Remembering the golden age of hot sodas

In the early part of the 20th century, soda fountains were all the rage. In addition to a place to get tasty refreshments while shopping, a store's soda fountain was a novelty and a meeting place. Carbonated drinks were mixed up fresh behind the counter, and all kinds of innovative recipes were promoted. But soda pop and ice cream floats weren't all that popular in cold weather, so soda fountains came up with creative hot drinks. Oh sure, there was coffee, tea, and hot cocoa, but also soup and proprietary recipes that combined soda with bizarre ingredients like eggs, bouillon, or clam juice.   

The popularity of hot drinks didn't happen on its own. Trade magazines and books not only published recipes, which they often called formulas, for everything from hot pineapple juice to hot malted orange, but they also offered promotional ideas and sales tips. An issue of The Soda Fountain, for example, suggested staging a "Hot Soda Pageant This Winter." The editors proposed selecting different drinks each month and promoting them with window displays. One month would promote hot milk and egg drinks; another bouillons, broths, and soups; another coffee, tea, and chocolate drinks; another hot fruit drinks. During malted-milk-drinks months, they recommended a "peaceful scene with cows grazing, milkmaids, great pails of foaming milk and happy, healthy youngsters in the foreground."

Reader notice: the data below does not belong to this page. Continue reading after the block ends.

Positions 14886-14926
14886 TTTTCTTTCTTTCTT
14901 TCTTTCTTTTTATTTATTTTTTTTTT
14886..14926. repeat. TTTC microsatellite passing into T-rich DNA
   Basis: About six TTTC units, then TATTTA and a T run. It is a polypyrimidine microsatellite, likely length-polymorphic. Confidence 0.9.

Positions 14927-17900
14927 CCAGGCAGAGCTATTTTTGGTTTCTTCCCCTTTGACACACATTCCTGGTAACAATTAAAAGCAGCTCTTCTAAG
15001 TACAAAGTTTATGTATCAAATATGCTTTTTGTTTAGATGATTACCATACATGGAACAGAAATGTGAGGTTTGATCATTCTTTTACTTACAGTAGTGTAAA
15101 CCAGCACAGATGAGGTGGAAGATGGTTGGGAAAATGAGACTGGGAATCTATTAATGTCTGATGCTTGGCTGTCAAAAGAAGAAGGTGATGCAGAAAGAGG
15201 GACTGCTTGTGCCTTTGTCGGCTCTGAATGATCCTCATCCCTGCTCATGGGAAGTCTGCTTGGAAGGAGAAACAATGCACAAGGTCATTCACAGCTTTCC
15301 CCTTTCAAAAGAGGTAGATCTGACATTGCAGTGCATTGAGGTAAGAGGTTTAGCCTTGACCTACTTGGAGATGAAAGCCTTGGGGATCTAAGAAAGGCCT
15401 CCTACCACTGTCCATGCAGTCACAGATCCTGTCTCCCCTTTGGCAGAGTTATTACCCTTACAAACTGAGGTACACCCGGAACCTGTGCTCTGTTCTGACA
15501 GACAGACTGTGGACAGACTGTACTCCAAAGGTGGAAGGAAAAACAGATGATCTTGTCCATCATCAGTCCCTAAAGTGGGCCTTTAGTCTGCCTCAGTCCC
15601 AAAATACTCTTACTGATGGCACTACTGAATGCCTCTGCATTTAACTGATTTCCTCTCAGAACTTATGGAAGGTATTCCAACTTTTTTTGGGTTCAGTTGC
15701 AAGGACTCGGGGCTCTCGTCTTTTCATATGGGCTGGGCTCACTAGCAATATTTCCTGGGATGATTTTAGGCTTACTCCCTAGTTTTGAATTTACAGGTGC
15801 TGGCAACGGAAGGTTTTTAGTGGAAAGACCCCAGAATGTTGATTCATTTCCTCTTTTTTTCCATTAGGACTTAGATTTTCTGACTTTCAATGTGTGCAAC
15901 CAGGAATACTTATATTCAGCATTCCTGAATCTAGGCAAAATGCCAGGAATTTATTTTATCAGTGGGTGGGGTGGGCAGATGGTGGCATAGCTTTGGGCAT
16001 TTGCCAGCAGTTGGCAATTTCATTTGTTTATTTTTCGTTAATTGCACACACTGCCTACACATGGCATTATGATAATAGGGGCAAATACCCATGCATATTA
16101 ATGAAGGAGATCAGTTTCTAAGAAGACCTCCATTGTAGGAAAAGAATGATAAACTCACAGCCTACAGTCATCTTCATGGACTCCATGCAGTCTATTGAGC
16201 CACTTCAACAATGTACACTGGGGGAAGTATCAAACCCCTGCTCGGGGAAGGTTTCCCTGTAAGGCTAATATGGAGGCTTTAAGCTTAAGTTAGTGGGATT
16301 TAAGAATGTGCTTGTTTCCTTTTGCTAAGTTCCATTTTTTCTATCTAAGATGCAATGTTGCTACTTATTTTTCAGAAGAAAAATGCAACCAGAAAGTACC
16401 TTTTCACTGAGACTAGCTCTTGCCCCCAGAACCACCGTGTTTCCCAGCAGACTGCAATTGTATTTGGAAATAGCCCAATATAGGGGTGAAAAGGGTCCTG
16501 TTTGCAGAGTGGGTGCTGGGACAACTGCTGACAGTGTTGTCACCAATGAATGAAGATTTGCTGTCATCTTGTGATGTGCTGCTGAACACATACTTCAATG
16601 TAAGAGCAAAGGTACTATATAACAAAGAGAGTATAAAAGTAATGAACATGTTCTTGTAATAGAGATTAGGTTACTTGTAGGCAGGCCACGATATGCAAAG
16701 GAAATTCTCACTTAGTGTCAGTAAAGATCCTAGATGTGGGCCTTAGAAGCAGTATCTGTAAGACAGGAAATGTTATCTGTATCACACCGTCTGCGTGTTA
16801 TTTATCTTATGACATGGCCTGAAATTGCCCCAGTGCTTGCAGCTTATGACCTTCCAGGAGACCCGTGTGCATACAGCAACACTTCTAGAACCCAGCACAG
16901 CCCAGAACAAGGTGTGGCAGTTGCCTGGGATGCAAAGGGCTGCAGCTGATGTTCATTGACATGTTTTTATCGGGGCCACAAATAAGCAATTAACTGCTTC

Read about the era of "hot sodas," and find recipes for Hot Cherry Egg Bounce, Hot Egg Lime Juice Fizz, and Reeking Smatch at Atlas Obscura.